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Christianity/Religion My Home Photography Political insight

Noon

And with the passing of morning has come that mid-point of the day. Harsh and bright, unlikely chosen as a time for photographs, for gone are the softening, sometimes mysterious shadows, chased into hiding by straight-on blaring sun. Breakfast has been tended, a fair perusal of the morning papers, an errand, a chore or two, perhaps a nod to exercise…and it is noon. A yawn, smug thought of morning job accomplished…and, perhaps, to those so inclined, an ever increasing vision of nap. A placid warmness nestles in and settles the house. Lunch? Maybe.

Beyond Crestline though…are these.

Israeli troops read Torah scrolls as they pray at Kiryat Shmona. BBC

Israeli troops read Torah scrolls as they pray at Kiryat Shmona

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My Home Photography Political insight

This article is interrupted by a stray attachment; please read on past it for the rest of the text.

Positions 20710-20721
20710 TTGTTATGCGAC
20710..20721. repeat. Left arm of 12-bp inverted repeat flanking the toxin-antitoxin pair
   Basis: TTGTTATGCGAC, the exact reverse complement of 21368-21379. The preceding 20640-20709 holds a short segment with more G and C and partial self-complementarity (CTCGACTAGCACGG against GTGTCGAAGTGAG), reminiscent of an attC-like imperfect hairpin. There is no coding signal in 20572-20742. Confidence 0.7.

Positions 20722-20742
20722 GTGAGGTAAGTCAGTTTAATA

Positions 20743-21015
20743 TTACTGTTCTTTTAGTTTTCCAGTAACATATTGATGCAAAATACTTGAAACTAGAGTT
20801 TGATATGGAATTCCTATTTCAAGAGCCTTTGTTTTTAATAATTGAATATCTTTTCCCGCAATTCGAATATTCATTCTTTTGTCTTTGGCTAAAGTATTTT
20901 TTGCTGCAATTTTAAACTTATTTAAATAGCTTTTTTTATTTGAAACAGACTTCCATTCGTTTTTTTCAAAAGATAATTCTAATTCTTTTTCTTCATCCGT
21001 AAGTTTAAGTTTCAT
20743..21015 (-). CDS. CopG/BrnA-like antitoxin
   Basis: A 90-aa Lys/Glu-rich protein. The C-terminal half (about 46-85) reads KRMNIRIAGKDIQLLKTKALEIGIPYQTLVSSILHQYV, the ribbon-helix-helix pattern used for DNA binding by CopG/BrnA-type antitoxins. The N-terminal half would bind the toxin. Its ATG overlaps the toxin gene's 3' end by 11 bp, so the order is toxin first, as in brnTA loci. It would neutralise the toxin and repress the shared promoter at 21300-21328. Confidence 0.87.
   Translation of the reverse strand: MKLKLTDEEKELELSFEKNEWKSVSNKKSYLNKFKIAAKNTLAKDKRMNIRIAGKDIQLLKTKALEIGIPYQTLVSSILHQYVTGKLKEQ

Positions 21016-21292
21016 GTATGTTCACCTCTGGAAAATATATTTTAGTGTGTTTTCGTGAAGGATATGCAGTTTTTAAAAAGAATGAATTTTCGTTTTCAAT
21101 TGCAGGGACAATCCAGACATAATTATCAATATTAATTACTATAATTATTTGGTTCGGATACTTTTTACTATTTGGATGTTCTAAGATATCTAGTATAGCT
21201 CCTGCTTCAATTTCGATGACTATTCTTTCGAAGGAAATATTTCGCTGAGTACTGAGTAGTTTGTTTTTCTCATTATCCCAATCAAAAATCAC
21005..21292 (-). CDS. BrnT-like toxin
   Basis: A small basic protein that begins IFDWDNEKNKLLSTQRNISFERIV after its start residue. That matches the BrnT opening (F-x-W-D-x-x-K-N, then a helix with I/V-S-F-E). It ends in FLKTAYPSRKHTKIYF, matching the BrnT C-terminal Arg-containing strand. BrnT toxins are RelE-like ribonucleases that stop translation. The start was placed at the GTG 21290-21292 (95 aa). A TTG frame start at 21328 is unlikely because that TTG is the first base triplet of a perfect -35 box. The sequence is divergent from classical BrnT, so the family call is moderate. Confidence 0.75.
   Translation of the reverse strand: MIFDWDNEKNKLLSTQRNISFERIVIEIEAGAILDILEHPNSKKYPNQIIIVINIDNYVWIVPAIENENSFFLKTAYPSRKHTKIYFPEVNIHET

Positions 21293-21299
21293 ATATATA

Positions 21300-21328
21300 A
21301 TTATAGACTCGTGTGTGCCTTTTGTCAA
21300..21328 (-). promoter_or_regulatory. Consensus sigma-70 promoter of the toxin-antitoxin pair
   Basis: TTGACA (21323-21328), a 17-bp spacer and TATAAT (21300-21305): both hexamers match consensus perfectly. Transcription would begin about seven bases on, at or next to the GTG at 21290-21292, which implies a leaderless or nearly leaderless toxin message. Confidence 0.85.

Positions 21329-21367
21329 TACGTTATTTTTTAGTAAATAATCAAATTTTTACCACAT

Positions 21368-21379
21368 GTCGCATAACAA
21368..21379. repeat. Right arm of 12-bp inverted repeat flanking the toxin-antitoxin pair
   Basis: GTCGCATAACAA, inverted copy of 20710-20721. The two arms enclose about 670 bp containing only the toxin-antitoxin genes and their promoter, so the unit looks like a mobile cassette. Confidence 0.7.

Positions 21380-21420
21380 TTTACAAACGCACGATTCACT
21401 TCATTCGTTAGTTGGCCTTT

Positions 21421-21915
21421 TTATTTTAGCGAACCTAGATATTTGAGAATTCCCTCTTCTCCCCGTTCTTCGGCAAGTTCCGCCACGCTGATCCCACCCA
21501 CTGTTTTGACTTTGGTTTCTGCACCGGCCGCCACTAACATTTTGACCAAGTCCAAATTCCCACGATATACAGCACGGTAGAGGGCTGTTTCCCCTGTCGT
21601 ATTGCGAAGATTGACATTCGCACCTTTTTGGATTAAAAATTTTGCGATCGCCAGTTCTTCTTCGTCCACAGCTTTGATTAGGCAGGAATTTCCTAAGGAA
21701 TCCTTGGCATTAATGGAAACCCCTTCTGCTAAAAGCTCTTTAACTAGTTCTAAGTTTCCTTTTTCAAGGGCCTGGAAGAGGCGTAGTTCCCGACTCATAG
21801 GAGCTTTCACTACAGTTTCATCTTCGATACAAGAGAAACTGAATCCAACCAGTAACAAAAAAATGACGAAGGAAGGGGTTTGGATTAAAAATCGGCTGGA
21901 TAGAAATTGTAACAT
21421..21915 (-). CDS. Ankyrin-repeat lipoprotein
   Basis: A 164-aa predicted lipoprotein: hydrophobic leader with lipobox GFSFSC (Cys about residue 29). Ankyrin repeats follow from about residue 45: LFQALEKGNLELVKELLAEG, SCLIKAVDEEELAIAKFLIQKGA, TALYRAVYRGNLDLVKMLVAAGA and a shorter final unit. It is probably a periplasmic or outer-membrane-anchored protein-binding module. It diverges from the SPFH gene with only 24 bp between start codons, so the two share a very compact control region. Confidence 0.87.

Morning

It is yet dark, and although I may have awakened earlier, I permit myself to arise when I glance to the clock on my bedside table and see that its digits have turned to 5:00 or five minutes ’til or a bit after. So, thereabouts 5:00 I climb from my bed, slip on a light robe, and, now, here in Summer, leave my feet bare as I pad across the bedroom, and onto the stone landing that leads down two steps to the living room. The stone is cool and rough, and this morning as I pass over the hardness, I recall that in wintertime I would have pressed my feet into warm slippers before embarking on the morning trek.

In the living room, I pull open the drapes and the glass door, standing a minute to take in the unspoiled freshness of the dawning day. Scarce are those awake in Crestline at this time, I believe, for I see few lights flickering in the houses across the lake. Through the living room and to the study I walk, and then I slide open the large glass door that opens to the rear deck. Already, I hear the morning call of birds who make our backyard one of their feeding stations in their eternal round for food.